Seeking the Death Penalty Would Shift Capital Punishment Debate

June 26, 1994|By NORRIS P. WEST

It still sounds strange to hear revered football legend O.J. Simpson being mentioned in the same sentence as the death penalty, the maximum form of punishment that lashes out at society's most hated criminals.

But now that the sense of amazement over Mr. Simpson is starting to temper as reports of wife-battering filter out, some attention has turned to that stunning possibility: Could the football Hall of Famer be executed if convicted of murdering his former wife, Nicole Brown Simpson, 35, and her friend, Ronald L. Goldman, 25?

Under California law, prosecutors can seek the death penalty if there are special circumstances, in this case multiple victims and the use of a deadly weapon in the crimes.

"If this were to happen in Baltimore County, and the offense qualifies for the death penalty, we would charge a person with the death penalty," said Sandra A. O'Connor, the Baltimore County state's attorney, whose prosecutors have gained the sentence for 10 of the 14 prisoners on Maryland's death row.

"From a charging standpoint, I think it would be absolutely wrong for someone not to charge just because a person is of notoriety," she said. "Then you would be just picking and choosing."

But Byron L. Warnken, University of Baltimore law professor, said it would be unlikely for O. J. Simpson to receive the death penalty even if he weren't rich, famous and idolized. And, he says that if the improbable happens, and Mr. Simpson eventually is executed, the capital punishment debate will be turned upside down.

"Studies show that the majority of people support the death penalty," he said. "If we put to death a person we all know, as opposed to someone we think of as a low-life, it will probably result in more people being opposed to the death penalty than are opposed to it today."

Would society benefit from executing O. J. Simpson?

"The only purpose the death penalty serves is retribution," said Michael Millemann, a University of Maryland School law professor. "There are no statistics showing the death penalty has deterred anyone. I think most people who have reviewed the available information no longer believe the deterrence theory. I think the debate now is about punishment and retribution, not deterrence."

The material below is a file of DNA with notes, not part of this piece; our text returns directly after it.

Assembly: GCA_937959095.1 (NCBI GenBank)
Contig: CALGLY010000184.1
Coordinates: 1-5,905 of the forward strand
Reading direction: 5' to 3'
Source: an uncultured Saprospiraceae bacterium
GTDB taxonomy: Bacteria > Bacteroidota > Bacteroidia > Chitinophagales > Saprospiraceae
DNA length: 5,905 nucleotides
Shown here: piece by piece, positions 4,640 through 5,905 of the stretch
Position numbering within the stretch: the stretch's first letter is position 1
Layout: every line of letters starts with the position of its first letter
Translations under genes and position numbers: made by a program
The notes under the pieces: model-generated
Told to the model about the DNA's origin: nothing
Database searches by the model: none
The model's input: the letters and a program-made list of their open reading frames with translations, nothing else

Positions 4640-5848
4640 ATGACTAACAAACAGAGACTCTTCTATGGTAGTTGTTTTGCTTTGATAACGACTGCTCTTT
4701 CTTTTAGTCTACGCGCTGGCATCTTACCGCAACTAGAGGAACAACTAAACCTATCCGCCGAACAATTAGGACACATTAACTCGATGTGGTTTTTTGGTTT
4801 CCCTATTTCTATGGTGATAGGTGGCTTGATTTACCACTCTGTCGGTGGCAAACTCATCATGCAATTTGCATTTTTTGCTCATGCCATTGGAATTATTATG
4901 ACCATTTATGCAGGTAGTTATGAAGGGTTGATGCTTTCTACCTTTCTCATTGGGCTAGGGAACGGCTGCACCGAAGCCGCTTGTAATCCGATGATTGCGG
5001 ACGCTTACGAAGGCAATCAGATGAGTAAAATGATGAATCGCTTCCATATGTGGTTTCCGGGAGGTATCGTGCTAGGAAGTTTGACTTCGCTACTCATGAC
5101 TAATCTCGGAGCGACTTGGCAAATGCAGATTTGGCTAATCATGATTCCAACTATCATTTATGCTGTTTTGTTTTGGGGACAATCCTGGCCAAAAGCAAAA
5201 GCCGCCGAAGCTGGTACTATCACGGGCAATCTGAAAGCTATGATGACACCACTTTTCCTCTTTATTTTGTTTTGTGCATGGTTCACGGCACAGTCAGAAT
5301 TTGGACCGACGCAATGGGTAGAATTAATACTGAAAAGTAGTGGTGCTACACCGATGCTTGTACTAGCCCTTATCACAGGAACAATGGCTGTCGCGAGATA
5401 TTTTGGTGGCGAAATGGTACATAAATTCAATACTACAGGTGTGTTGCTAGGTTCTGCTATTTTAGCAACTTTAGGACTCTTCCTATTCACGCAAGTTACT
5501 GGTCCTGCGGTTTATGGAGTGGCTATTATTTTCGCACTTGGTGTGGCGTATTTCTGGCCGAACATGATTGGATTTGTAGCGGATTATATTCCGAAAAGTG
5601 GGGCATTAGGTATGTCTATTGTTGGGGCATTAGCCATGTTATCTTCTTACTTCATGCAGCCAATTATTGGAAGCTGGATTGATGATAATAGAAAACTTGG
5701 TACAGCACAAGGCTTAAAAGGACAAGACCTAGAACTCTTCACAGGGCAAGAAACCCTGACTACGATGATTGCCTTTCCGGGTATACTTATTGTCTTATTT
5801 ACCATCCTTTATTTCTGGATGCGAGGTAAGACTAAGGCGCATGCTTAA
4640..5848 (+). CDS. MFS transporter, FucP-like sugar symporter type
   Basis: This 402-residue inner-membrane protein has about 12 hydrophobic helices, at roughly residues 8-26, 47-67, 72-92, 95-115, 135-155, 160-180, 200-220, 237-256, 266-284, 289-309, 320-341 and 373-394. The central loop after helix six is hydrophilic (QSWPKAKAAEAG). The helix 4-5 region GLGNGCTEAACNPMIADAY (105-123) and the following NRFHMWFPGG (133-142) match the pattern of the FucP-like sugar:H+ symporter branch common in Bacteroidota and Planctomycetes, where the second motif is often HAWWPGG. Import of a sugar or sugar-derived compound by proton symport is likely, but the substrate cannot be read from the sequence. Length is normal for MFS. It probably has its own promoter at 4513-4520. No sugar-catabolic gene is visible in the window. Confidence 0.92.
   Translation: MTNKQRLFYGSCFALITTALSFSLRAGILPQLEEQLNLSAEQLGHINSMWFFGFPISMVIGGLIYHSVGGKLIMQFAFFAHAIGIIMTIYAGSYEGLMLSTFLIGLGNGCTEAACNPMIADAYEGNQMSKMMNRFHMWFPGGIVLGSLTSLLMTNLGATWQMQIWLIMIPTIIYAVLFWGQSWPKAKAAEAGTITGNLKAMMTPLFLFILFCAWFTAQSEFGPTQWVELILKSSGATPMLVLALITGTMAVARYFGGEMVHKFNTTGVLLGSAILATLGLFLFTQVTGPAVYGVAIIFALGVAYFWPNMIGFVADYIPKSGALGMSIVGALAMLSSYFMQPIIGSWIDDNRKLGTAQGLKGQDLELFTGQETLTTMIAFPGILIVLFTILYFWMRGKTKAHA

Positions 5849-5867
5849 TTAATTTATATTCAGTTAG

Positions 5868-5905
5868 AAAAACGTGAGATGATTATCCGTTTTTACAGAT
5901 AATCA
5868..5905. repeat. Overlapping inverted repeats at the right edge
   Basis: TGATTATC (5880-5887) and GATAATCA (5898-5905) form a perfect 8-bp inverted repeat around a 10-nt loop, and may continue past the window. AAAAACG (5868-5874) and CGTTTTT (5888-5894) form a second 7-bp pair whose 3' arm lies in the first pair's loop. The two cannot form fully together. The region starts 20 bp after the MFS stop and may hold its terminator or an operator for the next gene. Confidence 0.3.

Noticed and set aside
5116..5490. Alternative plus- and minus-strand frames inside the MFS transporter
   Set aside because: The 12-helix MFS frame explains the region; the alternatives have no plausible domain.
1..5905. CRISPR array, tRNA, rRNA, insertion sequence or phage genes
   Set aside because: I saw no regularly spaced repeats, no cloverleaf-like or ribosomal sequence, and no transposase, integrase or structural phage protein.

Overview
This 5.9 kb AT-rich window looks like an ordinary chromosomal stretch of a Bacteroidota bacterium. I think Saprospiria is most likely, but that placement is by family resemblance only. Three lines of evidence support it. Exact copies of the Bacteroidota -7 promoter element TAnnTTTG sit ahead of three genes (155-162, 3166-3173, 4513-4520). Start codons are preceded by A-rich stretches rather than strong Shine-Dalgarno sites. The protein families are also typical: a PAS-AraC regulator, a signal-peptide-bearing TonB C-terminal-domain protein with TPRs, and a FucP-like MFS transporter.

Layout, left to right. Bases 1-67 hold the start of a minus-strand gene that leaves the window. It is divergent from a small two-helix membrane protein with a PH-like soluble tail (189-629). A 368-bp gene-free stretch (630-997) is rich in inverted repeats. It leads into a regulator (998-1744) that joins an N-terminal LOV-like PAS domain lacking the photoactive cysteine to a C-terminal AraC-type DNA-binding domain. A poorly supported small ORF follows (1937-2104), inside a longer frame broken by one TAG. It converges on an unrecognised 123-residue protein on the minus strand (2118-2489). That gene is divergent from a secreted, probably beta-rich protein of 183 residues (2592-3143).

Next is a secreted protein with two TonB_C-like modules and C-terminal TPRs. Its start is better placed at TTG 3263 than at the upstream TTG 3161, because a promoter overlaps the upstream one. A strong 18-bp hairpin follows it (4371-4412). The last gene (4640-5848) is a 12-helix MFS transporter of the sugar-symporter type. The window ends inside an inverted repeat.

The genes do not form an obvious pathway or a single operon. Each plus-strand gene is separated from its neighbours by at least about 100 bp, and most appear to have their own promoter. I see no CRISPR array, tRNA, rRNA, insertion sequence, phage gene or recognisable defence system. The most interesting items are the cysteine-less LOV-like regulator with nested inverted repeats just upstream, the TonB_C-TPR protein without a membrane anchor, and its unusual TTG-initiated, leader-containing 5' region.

There certainly isn't a consensus to invoke the maximum revenge against Mr. Simpson, if the signs of support and other sympathetic statements are an indication. Of course, he remains innocent until found guilty, but even if he is convicted, his public image will contrast sharply with that of such figures as John Thanos and John Wayne Gacy.

Moreover, Mr. Millemann said, if Mr. Simpson did kill Mrs. Simpson and Mr. Goldman in a fit of passion, executing him would make even less sense as a deterrent.

"If the facts are what they appear to be, [Mr. Simpson] committed a crime of passion, of obsession," said Mr. Millemann, who teaches criminal procedure. "The deterrence theory assumes rational conduct, rational people making rational decisions. There is nothing rational about this homicide. It was patently irrational."

Said Peter Holland, an adjunct professor in legal and ethical studies at the University of Baltimore: "You want to deter people who are thinking rationally. You make an example so that people are going to think twice. A guy who is truly distraught this way, arguably is not capable of thinking twice."

It is doubtful that a Southern California jury -- or a panel anywhere in the United States -- would ever sentence O. J. Simpson to death. He is not the typical black murder defendant.

There is plenty of evidence to show that the death penalty, which states have never been able to apply fairly, is biased against blacks -- especially those convicted of killing whites. But O. J. Simpson has transcended race with a nonracial public image and an endearing public persona that has elevated him to hero status among sports fans and movie-goers.

Mr. Millemann contends that Mr. Simpson's money will help him fight his legal battles.

"Others who have killed in crimes of passion, and although the crimes were irrational and part of an obsession, have wound up on death row. The distinguishing feature between those condemned prisoners and O. J. Simpson is that those people had no high-priced attorneys, no money to purchase a higher form of justice," he said.

(However, Mr. Millemann said, high-priced lawyers haven't served Mr. Simpson well thus far by allowing their client to talk to investigators, a move that later could undermine an insanity defense.)

Mr. Warnken, who teaches constitutional law, thinks a death penalty is highly unlikely.

"I would say the odds are very slim because we've only put to death 240-some people since 1976," he said. "That's only a small percentage of those eligible for the death penalty. My gut reaction is they would never sentence O. J. to death. Unlike unnamed guys we've never heard of, here it's O. J. None of us know him but everyone thinks we all know him."

On the other hand, he said, prosecutors will be under pressure not to treat Mr. Simpson more favorably because of his stature. "They can't be accused of cutting him some slack, he said.

Mr. Warnken says he is neutral on the issue of capital punishment. He once believed the penalty served as a deterrent to murder, but he now is convinced that the only person deterred from future killings is the executed person.

Norris West is a reporter for The Baltimore Sun.

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